One of the inherent problems with any powerbuilding program is that instead of getting the best of both powerlifting and bodybuilding worlds, you get a watered down result from both. But not a program dependent problem. I’ve used the other Barbell Medicine Strength Template, which lead to good gains in one rep max strength, so I don’t think its a flaw of the programming philosophy that they use, rather a flaw of Powerbuilding training itself.
I thought one of the lack of inclusions in the program is the conditioning effect that could be elicited from supersetting movements. Due to time constraints I started supersetting deadlift and bench press variants (as equipment allowed) and found these two movements complimentary, since they taxed different muscle groups and by performing them with minimal rest periods would work on my conditioning.
The program is setup with three exercises on any given workout day. They would take me anywhere from 70-120 minutes to complete. This could be too long for some, and the only answer to this would be to take shorter rest periods (which I didn’t really do). Decrease the rest period and decrease the weights used, which would allow for shorter workout sessions and also illicit a mild conditioning effect.
Should you get it?
I am a big fan of the Barbell Medicine crew and what they produce, so I believe there is definitely some groupthink/in group biases entering the conclusion. So take my review with a grain of salt, since I have a positive opinion of the creators of the program. Although, I don’t think I would make a purchase from a person/company that I have a negative opinion of… So there’s that.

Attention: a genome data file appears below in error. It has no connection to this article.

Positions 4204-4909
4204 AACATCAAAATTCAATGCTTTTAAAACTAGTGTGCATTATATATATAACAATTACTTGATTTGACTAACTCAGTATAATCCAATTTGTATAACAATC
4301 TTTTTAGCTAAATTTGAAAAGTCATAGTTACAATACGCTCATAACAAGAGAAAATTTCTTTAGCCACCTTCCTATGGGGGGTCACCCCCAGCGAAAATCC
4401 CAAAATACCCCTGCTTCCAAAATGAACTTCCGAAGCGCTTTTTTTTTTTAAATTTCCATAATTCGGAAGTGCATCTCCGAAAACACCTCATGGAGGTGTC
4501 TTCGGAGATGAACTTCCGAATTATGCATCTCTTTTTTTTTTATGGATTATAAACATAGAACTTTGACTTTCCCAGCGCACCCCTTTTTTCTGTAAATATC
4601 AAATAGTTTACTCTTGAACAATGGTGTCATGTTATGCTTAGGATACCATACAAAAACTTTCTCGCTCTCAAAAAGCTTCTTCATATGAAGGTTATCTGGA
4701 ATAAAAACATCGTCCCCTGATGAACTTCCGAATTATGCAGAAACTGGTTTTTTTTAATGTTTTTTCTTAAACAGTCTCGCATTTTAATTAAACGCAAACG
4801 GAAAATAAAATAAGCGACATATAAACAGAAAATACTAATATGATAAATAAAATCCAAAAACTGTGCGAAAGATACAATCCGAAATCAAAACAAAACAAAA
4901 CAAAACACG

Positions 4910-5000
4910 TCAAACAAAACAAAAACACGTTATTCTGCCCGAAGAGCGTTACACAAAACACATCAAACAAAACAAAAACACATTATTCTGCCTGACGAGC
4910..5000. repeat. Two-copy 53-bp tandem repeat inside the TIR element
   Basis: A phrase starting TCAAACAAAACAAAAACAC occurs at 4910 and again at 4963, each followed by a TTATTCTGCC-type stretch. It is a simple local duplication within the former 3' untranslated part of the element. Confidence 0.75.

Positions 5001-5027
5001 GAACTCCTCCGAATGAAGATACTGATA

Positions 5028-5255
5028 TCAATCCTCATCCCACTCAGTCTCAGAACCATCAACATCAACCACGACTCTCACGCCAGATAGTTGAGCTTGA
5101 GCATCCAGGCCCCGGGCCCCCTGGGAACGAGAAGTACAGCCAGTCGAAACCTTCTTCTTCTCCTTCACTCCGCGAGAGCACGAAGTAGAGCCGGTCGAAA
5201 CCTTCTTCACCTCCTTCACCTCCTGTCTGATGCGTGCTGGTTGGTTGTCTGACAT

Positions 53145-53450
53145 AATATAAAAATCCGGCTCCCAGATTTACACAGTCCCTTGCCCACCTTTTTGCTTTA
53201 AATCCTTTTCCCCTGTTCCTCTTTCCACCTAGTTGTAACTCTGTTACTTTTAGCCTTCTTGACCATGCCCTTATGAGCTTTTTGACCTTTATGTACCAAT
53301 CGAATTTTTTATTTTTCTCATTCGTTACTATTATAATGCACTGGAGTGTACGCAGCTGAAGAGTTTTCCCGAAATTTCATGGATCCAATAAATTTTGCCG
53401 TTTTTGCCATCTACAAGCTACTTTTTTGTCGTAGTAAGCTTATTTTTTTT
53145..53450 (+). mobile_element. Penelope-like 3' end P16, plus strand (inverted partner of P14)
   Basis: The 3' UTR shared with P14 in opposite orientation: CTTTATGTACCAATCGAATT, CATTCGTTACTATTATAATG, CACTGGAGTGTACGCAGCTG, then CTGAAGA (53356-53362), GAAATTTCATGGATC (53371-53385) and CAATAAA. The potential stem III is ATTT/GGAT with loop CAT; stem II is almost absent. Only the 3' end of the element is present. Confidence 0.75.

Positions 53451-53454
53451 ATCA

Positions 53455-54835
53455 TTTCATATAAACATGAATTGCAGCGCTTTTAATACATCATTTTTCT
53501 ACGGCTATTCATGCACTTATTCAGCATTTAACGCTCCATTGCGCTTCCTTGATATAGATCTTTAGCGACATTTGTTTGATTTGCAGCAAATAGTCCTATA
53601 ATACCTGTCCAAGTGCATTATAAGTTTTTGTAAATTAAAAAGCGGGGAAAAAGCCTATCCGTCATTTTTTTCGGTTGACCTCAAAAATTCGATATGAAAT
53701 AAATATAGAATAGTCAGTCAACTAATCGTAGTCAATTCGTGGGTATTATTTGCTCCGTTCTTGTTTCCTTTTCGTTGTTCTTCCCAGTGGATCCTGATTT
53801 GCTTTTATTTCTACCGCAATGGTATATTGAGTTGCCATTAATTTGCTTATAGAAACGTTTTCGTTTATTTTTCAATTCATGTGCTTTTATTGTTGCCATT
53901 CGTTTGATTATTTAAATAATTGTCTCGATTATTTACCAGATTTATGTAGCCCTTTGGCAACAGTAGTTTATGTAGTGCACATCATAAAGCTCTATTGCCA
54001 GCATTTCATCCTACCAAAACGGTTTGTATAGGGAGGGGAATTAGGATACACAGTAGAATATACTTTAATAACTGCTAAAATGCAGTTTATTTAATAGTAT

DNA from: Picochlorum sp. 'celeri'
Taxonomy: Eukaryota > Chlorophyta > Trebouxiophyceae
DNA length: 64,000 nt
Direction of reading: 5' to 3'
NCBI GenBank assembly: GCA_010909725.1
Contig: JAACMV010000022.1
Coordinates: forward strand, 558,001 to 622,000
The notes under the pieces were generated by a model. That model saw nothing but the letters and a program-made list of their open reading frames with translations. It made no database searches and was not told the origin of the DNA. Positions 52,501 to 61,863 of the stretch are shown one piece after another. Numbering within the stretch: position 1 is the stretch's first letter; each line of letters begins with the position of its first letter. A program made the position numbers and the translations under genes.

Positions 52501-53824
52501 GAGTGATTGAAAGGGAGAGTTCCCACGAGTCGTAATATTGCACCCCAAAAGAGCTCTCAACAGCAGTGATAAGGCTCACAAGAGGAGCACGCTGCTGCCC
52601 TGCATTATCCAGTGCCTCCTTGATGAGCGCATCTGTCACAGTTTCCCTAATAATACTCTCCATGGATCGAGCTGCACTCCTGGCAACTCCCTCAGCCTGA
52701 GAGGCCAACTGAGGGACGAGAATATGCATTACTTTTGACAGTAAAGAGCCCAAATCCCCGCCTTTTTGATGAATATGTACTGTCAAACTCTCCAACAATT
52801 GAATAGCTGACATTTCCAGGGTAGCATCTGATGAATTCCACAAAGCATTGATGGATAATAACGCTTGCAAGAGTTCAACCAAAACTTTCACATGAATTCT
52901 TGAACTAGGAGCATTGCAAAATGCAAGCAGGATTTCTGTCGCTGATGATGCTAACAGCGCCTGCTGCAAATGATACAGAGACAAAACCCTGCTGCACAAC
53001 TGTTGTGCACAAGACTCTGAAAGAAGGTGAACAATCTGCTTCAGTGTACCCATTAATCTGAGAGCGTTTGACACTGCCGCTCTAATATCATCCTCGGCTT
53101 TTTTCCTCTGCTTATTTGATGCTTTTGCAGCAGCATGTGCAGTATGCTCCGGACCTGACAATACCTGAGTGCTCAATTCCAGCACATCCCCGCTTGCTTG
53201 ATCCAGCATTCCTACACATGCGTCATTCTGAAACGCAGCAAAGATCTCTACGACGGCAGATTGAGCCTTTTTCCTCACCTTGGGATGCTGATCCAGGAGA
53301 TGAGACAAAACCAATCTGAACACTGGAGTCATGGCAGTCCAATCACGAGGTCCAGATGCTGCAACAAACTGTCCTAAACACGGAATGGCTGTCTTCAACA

My favorable opinion of the program is supported by their reliance on evidence and researched backed findings to create their program. This template is also part of their ‘new wave’ of programming templates, which used data points and user feedback from their past templates to help create these new templates. The people behind Barbell Medicine are also strong and competitive lifters themselves, they are headed by medical doctors that are constantly questioning their own opinions and teachings.
As far as customer service is concerned, the BBM staff is easily reached by a forum on their website, which makes asking questions regarding the template or any other issues you may have quite easy. From my own experience with the program, questions are answered quite quickly and are quite helpful.
From a value standpoint, it is marginally above average, but still comparable with other templates available online, when they run a sale on the programs, I would definitely recommend a purchase. Templates are one of the cheaper ways to get guidance from a professional. The next level up would be group coaching, then followed by personal coaching. With that in mind, I think the versatility and power of the spreadsheet make the BBM line of templates quite good value.